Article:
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‘Ma Deuce’ Days May be Numbered

by Ward Carroll on June 20, 2008

Probably the longest serving weapon in the U.S. military arsenal is the Browning .50-caliber M2 machine gun. Often referred to as “ma deuce” for its M2 designation, the weapon entered U.S. service at the end of World War I, being scaled up from the Browning .30-caliber M1917 machine gun. The .50-caliber weapon was initially designated M1921.

Using a round designed by Winchester, the .50-caliber machine gun was originally intended for ground troops to use against enemy troops. Subsequently, it was employed as an anti-aircraft weapon and then became the standard armament of U.S. warplanes. In 1932, the design was updated and redesignated M2.

Ground and naval machine guns could be air– or water-cooled, the latter having large “jackets” around the barrel. The weapons had rates of fire from 500 to 650 rounds per minute. Mounts for vehicle and shipboard use soon had twin barrels, while a fixed quad-barrel mount was developed for ground and vehicle use. Its light weight permitted up to eight guns to be carried in fighters and it fit into single-, twin-, and quad-barrel turrets on U.S. bombers. The weapon was used in every theater of World War II by U.S. and allied troops–by 1945 the U.S. Army authorized 237 .50-caliber guns in each infantry division, 385 in each armored division, and 165 in each airborne division.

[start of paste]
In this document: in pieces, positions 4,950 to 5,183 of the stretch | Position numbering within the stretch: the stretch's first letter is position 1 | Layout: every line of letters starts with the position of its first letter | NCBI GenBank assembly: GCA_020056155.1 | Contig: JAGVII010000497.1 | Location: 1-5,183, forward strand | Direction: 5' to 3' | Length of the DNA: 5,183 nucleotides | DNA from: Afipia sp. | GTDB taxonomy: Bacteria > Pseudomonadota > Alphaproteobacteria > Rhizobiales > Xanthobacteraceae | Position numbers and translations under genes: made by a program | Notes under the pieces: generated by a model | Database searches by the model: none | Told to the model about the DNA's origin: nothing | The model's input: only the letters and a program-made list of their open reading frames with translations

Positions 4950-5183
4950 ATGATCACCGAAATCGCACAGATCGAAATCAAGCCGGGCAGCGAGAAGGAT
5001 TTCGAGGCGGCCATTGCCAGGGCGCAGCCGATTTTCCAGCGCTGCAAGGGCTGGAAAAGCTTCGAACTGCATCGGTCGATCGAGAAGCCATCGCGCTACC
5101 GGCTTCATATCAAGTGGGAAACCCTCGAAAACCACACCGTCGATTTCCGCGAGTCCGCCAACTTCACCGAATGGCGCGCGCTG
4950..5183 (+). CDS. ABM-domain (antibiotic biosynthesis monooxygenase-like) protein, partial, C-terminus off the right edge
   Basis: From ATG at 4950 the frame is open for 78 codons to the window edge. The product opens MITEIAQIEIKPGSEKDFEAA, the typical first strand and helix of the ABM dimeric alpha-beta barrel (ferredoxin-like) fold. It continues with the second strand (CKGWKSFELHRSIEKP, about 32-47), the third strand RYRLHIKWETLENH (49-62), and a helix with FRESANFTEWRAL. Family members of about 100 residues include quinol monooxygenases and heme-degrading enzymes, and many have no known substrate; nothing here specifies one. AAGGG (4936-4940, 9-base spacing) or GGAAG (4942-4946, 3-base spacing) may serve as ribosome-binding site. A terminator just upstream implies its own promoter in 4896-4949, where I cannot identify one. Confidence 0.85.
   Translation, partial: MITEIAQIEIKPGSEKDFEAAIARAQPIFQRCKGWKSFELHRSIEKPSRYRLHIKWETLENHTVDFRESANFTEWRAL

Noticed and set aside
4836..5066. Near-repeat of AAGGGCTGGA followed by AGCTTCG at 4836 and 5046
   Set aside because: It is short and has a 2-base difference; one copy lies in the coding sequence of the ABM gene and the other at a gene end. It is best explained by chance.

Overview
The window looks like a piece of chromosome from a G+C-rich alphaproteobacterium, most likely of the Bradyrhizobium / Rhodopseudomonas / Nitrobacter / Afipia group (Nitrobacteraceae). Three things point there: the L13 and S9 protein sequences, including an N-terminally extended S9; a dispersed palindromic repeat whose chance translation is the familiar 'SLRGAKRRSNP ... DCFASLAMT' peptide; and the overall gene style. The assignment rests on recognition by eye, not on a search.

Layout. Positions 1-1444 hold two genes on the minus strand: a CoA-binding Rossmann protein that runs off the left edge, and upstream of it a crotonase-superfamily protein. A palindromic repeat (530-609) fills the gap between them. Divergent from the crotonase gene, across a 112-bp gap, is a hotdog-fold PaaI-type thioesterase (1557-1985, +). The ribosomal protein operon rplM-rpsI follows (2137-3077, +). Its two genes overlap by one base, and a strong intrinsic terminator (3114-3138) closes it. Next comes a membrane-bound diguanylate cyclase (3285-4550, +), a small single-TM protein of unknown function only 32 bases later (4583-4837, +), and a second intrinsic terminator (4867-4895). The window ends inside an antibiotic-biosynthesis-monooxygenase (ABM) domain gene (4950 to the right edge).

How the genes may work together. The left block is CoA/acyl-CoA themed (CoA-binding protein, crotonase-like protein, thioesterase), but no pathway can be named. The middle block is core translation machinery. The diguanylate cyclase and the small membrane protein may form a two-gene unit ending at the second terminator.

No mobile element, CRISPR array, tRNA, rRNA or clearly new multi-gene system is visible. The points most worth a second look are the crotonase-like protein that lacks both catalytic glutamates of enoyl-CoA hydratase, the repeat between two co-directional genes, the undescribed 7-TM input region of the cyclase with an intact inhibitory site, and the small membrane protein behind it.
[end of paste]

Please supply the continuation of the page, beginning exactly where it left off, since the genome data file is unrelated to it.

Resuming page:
The “ma deuce” was used in large numbers in the Korean and Vietnam Wars, in other crises and conflicts, and, of course, in the Gulf War of 1991 and the later invasions of Afghanistan and Iraq.

Now, after almost 90 years of service, the U.S. Army has moved to replace Browning’s remarkable machine gun. The Army recently ordered three prototypes of a lightweight .50-caliber machine gun. Produced by General Dynamics Armament and Technical Products, the weapon weighs about one-half of the current .50-caliber M2HB (Heavy Barrel) machine gun, fires with less recoil and is equipped with technology to improve accuracy, according to the company.


The Army and Special Operations Command (SOCOM) will test the new guns and then apply the lessons learned to a potential production design. Low-rate initial production could begin as soon as 2011.

It would take several years for the new weapon to replace the “ma deuce” in U.S. service. But even if it does so, the M1921/M2 would have been in service for a century.

Its inventor — John Moses Browning (1855–1926) — was one of America’s most prolific gun inventors. After making his first gun from scrap metal at age 13, he went on to design pistols, rifles, and machine guns. The U.S. Army began using his machine guns in 1890. Browning’s innovative weapons also included the .30-caliber M1918 Browning Automatic Rifle (BAR), used in U.S. Army and Marine Corps squads from World War I through the Korean War.

Norman Polmar

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